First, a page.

The abstract is never far from the concrete in any of these poems, though (even Hall’s and Swist’s above begin with concrete images, an empty grave and a scent, before they delve into the abstract) so all of the poems feel grounded and vital. There is a lot about loss and decline, but even more about love, bounty, and the uplifting qualities of natural life.

In “Ancient History,” Dawn Potter’s character Baby tries to forget the loss and decline around her mother, but finds it difficult: :

Forgets her skinny fingers
            their skinny sharp nails,

her stare like a chain
            yanking him under
                   Forgets how bad she smelled.

But in “Over Breakfast” Tricia Knoll imagines Hall and Kenyon talking to each other about creativity in language peppered with uplifting natural images:

Did you hibernate last night? Is now when your nut
breaks open? Does your wild aster seed fall
on cracked silt? Your fruited branch bend
under pears?

Maybe a murmur in green waters
lapping ashore as one
or going separately. If we must.

This is a book of powerful, varied, vivid poems that don’t shrink from the darker side of life, but which, on the whole, come down on the side of love, creativity, and a deep appreciation for the beauty and richness of nature. Hall and Kenyon would both appreciate it and be proud to have their names associated with it.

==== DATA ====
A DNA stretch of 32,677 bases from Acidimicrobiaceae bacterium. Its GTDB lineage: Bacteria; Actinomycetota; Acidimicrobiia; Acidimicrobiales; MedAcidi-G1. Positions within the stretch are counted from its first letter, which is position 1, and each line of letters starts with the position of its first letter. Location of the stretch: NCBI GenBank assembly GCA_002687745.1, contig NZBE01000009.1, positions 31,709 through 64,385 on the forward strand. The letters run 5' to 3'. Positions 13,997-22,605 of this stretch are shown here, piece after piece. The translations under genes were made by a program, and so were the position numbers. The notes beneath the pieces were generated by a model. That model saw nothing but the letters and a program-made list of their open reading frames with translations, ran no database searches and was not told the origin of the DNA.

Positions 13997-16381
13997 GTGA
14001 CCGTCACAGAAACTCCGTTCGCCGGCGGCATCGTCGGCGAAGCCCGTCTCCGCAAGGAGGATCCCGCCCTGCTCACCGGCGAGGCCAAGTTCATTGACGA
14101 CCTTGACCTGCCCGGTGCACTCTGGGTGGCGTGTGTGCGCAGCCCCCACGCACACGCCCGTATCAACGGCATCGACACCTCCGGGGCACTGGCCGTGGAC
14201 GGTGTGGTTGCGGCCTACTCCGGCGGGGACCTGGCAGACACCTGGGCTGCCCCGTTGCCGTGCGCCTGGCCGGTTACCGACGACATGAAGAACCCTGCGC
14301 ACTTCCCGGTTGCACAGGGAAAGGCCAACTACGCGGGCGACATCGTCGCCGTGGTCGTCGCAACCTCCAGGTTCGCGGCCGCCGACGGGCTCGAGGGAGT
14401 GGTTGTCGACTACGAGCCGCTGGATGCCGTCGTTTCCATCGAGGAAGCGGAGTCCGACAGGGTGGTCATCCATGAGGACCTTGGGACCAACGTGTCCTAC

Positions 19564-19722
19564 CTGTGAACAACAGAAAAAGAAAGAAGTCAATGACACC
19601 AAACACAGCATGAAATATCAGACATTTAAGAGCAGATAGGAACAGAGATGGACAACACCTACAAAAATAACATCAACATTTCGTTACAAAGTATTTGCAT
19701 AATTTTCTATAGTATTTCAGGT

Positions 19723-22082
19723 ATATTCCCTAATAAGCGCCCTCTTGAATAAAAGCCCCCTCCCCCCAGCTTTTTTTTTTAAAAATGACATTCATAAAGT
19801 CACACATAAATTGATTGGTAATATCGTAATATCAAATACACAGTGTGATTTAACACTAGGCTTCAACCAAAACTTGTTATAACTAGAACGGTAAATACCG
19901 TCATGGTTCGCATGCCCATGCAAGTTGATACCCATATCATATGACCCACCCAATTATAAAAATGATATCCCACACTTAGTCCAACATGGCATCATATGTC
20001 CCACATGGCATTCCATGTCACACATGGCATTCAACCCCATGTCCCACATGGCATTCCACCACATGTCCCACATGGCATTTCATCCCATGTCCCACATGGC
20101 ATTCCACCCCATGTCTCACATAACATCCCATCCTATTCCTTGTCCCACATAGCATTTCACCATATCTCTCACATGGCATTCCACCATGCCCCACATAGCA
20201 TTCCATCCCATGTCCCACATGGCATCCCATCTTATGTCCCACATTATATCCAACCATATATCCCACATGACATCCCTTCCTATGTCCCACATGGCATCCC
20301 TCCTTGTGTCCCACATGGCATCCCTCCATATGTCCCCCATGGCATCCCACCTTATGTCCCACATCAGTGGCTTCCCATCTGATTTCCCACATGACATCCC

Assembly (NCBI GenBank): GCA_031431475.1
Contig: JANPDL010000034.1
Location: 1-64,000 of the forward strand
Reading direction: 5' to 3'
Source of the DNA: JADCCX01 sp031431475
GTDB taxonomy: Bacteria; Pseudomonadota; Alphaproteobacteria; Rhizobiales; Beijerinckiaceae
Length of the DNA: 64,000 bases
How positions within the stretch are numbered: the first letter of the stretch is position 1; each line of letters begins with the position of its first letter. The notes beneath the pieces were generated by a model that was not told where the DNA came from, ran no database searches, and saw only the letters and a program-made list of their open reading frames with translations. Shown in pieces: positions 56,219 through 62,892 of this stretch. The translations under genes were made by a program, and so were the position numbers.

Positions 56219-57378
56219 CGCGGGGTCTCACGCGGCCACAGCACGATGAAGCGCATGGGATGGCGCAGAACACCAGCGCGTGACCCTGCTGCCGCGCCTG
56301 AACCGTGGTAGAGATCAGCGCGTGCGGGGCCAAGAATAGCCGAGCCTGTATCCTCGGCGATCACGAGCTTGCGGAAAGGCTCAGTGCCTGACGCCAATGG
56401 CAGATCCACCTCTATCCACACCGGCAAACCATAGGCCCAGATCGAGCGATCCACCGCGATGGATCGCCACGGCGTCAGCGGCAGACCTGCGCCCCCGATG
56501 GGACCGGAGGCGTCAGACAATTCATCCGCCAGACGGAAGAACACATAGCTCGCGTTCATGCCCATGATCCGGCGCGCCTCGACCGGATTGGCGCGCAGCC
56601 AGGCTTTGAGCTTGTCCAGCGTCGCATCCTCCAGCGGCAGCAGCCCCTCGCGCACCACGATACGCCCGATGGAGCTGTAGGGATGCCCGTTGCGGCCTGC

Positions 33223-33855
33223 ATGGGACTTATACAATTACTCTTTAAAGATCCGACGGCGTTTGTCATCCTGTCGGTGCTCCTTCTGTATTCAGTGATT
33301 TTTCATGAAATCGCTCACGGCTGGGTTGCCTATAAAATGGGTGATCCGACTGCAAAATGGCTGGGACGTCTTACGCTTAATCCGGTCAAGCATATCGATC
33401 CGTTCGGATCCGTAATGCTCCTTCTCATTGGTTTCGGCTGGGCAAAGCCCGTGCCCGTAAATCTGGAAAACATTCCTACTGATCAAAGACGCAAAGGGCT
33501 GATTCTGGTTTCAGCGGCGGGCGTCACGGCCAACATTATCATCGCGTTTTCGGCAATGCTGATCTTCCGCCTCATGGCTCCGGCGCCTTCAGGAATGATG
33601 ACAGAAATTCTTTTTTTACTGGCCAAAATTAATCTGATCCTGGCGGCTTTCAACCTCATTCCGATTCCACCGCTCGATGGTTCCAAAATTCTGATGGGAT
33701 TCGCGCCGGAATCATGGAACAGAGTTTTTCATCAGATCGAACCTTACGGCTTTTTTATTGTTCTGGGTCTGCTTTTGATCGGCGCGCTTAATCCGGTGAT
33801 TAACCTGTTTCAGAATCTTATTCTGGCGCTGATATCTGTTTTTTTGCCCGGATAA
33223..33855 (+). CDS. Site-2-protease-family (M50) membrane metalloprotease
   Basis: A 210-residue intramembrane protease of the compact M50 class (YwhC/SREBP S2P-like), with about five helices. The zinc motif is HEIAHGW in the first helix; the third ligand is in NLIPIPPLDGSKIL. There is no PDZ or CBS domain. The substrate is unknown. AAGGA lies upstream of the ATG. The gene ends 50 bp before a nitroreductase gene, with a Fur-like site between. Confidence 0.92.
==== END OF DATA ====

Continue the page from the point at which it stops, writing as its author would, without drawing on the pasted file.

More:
Tuesday, September 03, 2019

Dennis Daly’s new book The Devil’s Artisan: Sonnets from the Autobiography of Benvenuto Cellini, A Settler of Scores

Dennis Daly’s new book The Devil’s Artisan: Sonnets from the Autobiography of
 Benvenuto Cellini, A Settler of Scores

article by Michael Steffen

History and art are the orders of the day in the new collection of sonnets by Dennis Daly in the persona of Benvenuto Cellini, 16th-century master goldsmith and sculptor who won the praise of Michelangelo. It is à propos for the Boston area with its great traditions in the arts. Also because one of Cellini’s extremely rare coins, and not many coins survive, is housed in a glass case in gallery 209 in Boston’s Museum of Fine Arts.

Page in and page out a voice emerges and takes hold, urgent in its trochaic cadences. Yet Daly, a poet noted for his ability with forms, knowing what goes where in a line, surprises also with a seeming lack of footing, which had me wondering as I read through the book if I were reading trochees (DA-da) or anapests (da-da-DA), or whether we were in a standard pentameter, as with the fourth line of the opening sonnet:

            Some gold, some silver things that men applaud…

The same sonnet’s first line, however, skips off on an eye-opening anapest, unless we’re going to call it a trochee, which would be truer to a 5-beat line scheme:

            I confess my faults to Almighty God…